Hiring a landscaper for 2018?  For the sake of our bays and our drinking water, make sure they are being ‘green’ about it. Ask them to use a mulching mower so that the grass clippings (or the leaves in the fall) can feed your lawn. That is the best food your lawn can have. Why have the clippings and leaves dumped in a landfill, only so that you have to throw expensive chemical fertilizers on it?

A greener Long Island and healthier waters begin right in your yard.  Here is an overview of the I Love Long Island Campaign:


Excess nitrogen is imperiling all our bays, rivers, and ponds by triggering massive algae blooms.   Much of this nitrogen is leaching from the 500,000 cesspools and septic tanks on Long Island.  Right now, the county and the state are seeking the funds necessary to address this problem and are rolling out what new waste water infrastructure they can.   In the meantime, if you love Long Island, whether as a boater, fisherman, paddleboarder, surfer, or as one who treasures its unique beauty and wants to preserve it, please understand that what you put on your lawn either goes down into our drinking water, or out to all the water that surrounds us.  The brown tide, rust tide, mahogany tide, red tide, blue-green algae, and the anoxic ‘dead zones’ are the result.

If you have pets or children, love nature and respect your neighbors, avoid pesticides. If you kill the bugs, you kill the soil. There will be fewer birds, amphibians.  Pesticides also have a way of ending up in our drinking water and our bays, rivers and ponds, not to mention our bodies.  We are seeing a global collapse of insects, including the pollinators, the bees and the butterflies.   Let’s stop with the Roundup. There are natural ways of dealing with insects. Dragon flies, bats, and birds like Purple Martins are all voracious mosquito eaters. Take this route over Mosquito Squad. Your neighbors and grandchildren will thank you.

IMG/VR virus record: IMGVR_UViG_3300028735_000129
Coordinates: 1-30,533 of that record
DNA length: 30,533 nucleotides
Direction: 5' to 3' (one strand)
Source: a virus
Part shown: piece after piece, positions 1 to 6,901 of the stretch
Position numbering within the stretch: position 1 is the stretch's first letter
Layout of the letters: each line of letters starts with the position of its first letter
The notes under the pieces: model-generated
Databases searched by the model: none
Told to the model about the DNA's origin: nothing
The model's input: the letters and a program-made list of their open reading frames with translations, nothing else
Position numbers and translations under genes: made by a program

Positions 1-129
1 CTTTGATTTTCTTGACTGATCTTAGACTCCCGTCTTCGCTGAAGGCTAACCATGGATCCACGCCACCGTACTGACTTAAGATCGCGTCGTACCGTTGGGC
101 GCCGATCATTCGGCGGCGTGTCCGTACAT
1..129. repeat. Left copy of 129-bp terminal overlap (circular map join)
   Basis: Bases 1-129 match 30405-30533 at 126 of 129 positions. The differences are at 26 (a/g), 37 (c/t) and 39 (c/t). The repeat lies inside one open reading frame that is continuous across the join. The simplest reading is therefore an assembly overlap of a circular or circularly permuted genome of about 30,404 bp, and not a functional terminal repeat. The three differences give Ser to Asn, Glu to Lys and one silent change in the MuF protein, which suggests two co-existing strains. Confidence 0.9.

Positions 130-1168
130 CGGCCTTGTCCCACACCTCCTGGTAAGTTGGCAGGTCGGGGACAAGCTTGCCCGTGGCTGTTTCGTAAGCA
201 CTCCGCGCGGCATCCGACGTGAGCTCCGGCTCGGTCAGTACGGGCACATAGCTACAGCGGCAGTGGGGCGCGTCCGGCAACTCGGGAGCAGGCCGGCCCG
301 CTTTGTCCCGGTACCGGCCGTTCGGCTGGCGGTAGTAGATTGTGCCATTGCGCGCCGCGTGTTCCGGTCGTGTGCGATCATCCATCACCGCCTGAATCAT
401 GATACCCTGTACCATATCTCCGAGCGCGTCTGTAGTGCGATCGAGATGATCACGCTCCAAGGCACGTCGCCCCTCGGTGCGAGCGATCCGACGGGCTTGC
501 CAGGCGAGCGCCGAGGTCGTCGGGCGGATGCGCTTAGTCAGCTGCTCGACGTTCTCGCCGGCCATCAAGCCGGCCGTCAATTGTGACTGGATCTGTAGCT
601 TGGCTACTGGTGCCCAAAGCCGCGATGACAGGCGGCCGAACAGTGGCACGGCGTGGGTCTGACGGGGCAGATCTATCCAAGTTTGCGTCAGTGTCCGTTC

We are reaching out now because it is now during January that most people make their yard care decisions, when the landscaping companies mail their annual contracts.  You have the right to choose what types of services they employ.    Here is a useful guide to how to talk to your landscaper:


Looking for landscapers for your ‘bay friendly yard?”   Here is a convenient list, with more being added all the time.

Together, we can reinvent the suburban lawn and help preserve a way of life.   As a rule of thumb, percent nitrogen per bag shouldn’t exceed 12%, with no more than 50% water soluble, so that after a hard rain we are not seeing nitrogen spikes and the resulting algal blooms.  Ask your landscaper for low nitrogen, slow release fertilizer if you choose to fertilize at all.

The I Love Long Island Campaign consists of over thirty organizations.

Become a part of a movement that is working to revitalize Long Island, yard by yard!

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